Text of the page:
Work Health and Safety Harmonisation laws (WH&S) were introduced in January 2012. Two years on, are you sure that your insurance policies are up to date and able to respond to new requirements?

Not all insurance policies are the same and some, held by corporate entities, may not meet new stringent investigation and prosecution provisions.

Directors and officers liability insurance

The ‘insured persons’ under a typical Directors & Officers Liability Insurance (D&O) policy is usually confined to the directors and officers of a company and those who hold managerial positions. Cover often does not extend to include individual employees who may be subject to WH&S investigations and prosecutions unless there is a specific expansion of the definition of ‘insured person’. No cover is afforded for the corporate entity which in the context of WH&S investigations and/or prosecutions is the party which incurs the legal costs and expenses.

While the D&O policy will typically provide cover for ‘investigations’ pursued by statutory authorities, including those pursued by the relevant WH&S authorities, cover will be limited to the preparation and attendance of ‘insured persons’ before any hearing, examination, investigation or inquiry.

Management liability insurance

Cover typically afforded under a D&O policy can also be included under Management Liability insurance policies. These policies beneficially expand the scope of cover to include the corporate entity and often include a specific extension to cover the legal costs incurred in connection with a violation or breach of WH&S laws.

The definition of ‘claim’ which must be satisfied to trigger cover, will however often only be satisfied once legal or regulatory proceedings are commenced. Where this extension of cover is provided, it may be subject to a lower limit of liability e.g. $250,000 or $500,000 rather than to the full policy limit. Given that legal costs incurred in a WH&S prosecution often exceed these amounts, this shortfall in cover could present a considerable uninsured exposure.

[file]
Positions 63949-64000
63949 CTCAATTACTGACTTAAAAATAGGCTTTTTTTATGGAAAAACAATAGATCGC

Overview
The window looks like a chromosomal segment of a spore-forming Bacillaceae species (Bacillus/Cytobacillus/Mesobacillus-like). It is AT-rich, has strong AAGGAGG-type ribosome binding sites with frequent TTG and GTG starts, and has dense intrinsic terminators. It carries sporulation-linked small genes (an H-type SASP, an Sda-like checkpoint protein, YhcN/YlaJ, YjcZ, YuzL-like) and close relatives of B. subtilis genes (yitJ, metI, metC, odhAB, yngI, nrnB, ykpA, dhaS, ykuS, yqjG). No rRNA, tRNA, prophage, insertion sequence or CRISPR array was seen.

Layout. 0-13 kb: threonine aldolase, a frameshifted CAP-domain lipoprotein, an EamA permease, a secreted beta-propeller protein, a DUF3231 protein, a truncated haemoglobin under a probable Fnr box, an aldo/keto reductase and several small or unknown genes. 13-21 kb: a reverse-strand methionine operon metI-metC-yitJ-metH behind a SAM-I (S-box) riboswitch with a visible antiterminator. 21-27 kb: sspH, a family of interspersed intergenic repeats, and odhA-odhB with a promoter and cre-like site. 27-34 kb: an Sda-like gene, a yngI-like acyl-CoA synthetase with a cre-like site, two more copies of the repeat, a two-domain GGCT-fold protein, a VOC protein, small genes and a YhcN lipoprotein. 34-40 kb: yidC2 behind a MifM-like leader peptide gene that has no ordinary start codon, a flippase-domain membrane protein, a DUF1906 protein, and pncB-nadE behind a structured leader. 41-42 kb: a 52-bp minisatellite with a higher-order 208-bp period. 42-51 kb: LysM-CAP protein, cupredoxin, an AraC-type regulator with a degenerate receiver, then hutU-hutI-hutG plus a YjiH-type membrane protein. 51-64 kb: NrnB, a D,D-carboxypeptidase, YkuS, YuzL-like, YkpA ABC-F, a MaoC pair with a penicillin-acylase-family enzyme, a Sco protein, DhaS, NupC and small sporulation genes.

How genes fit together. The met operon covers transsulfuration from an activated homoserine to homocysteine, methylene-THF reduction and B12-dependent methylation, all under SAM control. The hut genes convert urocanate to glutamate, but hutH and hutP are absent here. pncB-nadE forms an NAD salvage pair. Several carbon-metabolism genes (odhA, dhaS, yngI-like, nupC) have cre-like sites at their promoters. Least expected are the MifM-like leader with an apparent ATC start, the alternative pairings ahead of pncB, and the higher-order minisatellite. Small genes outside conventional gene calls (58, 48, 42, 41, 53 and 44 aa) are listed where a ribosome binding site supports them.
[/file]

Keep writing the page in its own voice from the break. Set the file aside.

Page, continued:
Statutory Liability Insurance

Statutory Liability (Stat Liability) policies typically include cover for the corporate entity and employees but do not typically include contractors or consultants within the standard policy definitions.

A standard Stat Liability policy provides cover for any ‘penalty’ and ‘defence costs’ arising from any ‘claim’ first received by an insured and notified to the insurer during the policy period. A ‘penalty’ is usually an amount prescribed by legislation as payable in the event of a breach of such legislation. Such a definition should include any penalty arising under the WH&S law which is not otherwise excluded from cover under the policy.

‘Claim’ is usually defined to mean the receipt by the insured of any verbal or written notice which alleges a ‘wrongful breach’ and claims the insured is liable to pay a ‘penalty’. This definition creates a number of hurdles to gaining cover under the policy. The most difficult of these to overcome is that any notice of an alleged breach by the insured must be coupled with notice that the insured may be liable to pay a ‘penalty’.

Consequently, it is only likely to be the actual prosecution of an alleged breach of any statutory obligation which triggers cover under the policy, with no cover provided for any of the preliminary investigations undertaken prior to commencement of any prosecution.

Alternative insurance solutions

The insurance market is introducing specialised WH&S liability policies to respond to deficiencies and limitations under the traditional insurance policies.

Now is the time to assess whether your insurance cover will respond to the new laws.

Cover should be assessed against the following questions:

  • Is cover afforded to both the corporate entity and ‘insured persons’?
  • Who are the ‘insured persons’ under the policy?
  • Are consultants, contractors or subcontractors who conduct work for or on behalf of the corporate entity covered?
  • Is cover triggered immediately following the occurrence of a ‘notifiable event’ or fatality?
  • What, if any, cover is provided for investigation costs incurred prior to the commencement of any prosecution by a statutory authority?
  • If cover is only provided following the receipt of a statutory notice or commencement of a prosecution, what are the elements of the coverage which must be satisfied to trigger cover under the policy?

Conclusion

Every corporate entity, large or small, should ensure that their insurance policies are able to respond to the practical reality and consequences of the harmonisation laws. It is most important that a review is undertaken by a reputable and independent broker with expertise in work health and safety legislation.